• sarahmaude
    sarahmaude Member Posts: 326
    edited April 2022

    Ruthbru, I love the image of Navy Seals taking out the terrorist cells. I’m adding that one to my visualization. This monstrosity can go in a maelstrom of Joint Forcesattacks

  • ruthbru
    ruthbru Member Posts: 46,708
    edited April 2022

    My Navy Seals were heavily armed and VERY handsome!

  • sarahmaude
    sarahmaude Member Posts: 326
    edited April 2022

    Ruthbru, I am definitely am inviting them to my battlefield. I’m going to think about them as my head and hands are frozen through my treatment. Maybe I need some Tom Clancy books to listen to during treatment?

  • ruthbru
    ruthbru Member Posts: 46,708
    edited April 2022

    I say whatever works is what you should do! I ate a lot of mashed potatoes, and Mexican food (very strangely, I craved Jalapenos!).

  • beginagain22
    beginagain22 Member Posts: 100
    edited May 2022

    SarahMaude,

    Do you need to frozen socks too? A girlfriend sent me a pair and now that I do not need to do chemo they are no good to me. Pm me your address if you want them, still in the box, pink unfortunately, lol

  • katg
    katg Member Posts: 206
    edited May 2022

    To all....the fight is on. I love your words, thoughts and knowing that this road is not easy, but there are a whole lot of people with you on the journey.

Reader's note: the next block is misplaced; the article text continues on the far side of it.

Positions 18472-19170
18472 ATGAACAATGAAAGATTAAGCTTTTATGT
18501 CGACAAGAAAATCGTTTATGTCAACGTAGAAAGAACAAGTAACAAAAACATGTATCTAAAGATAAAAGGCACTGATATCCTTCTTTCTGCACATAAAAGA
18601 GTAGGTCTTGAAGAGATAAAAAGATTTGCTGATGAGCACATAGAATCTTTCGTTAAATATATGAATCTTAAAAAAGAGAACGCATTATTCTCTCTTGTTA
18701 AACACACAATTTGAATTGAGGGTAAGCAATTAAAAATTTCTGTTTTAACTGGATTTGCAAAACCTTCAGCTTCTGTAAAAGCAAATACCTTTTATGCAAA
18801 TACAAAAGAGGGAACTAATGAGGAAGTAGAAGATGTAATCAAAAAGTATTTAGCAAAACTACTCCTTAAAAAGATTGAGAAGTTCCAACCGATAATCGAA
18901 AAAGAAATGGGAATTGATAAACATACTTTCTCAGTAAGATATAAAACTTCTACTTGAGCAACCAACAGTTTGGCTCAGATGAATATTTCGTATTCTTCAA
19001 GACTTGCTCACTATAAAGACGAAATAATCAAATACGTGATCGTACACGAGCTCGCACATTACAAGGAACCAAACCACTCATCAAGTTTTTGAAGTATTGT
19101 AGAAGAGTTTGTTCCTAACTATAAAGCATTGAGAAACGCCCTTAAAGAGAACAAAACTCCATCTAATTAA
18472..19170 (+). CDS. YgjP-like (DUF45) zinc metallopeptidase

• beginagain22
    beginagain22 Member Posts: 100
    edited May 2022

    Katg,

    You have an army behind you. Never alone

  • katg
    katg Member Posts: 206
    edited May 2022

    Thank you beginagain22.

    I love finding all the posts like this thread with a reminder to stay strong! A Day at a time, it is possible.

  • beginagain22
    beginagain22 Member Posts: 100
    edited May 2022

    Katg,

    It is possible, this site is full of survivors. It sure is easier to eat an elephant with a cheering section and Michelin chefs.

  • katg
    katg Member Posts: 206
    edited May 2022

    I agree beginagain22.

    I had my mammogram on my remaining side, and it is clear. My surgeon is also moving to a hospital with a brand-new cancer center. I told her i will go with her for my other breast. Let her and the plastics doctor finish the second side!! They did a great job. I would suggest anyone to go see her. Dr. Ami Polverini in California. This Doctor is young and full of the most current knowledge on breast cancer. She wants all of us to be survivors. Since i am Brca2, I remain on her WATCH list!!!

    I love your elephant phrase too!

  • sarahmaude
    sarahmaude Member Posts: 326
    edited May 2022

    katg, good to hear your mammogram was clear! I love these energetic and knowledgeable female surgeons too. I'm very happy with all three of my female oncology specialists. They seem to work well together, and I feel very well taken care of as a patient.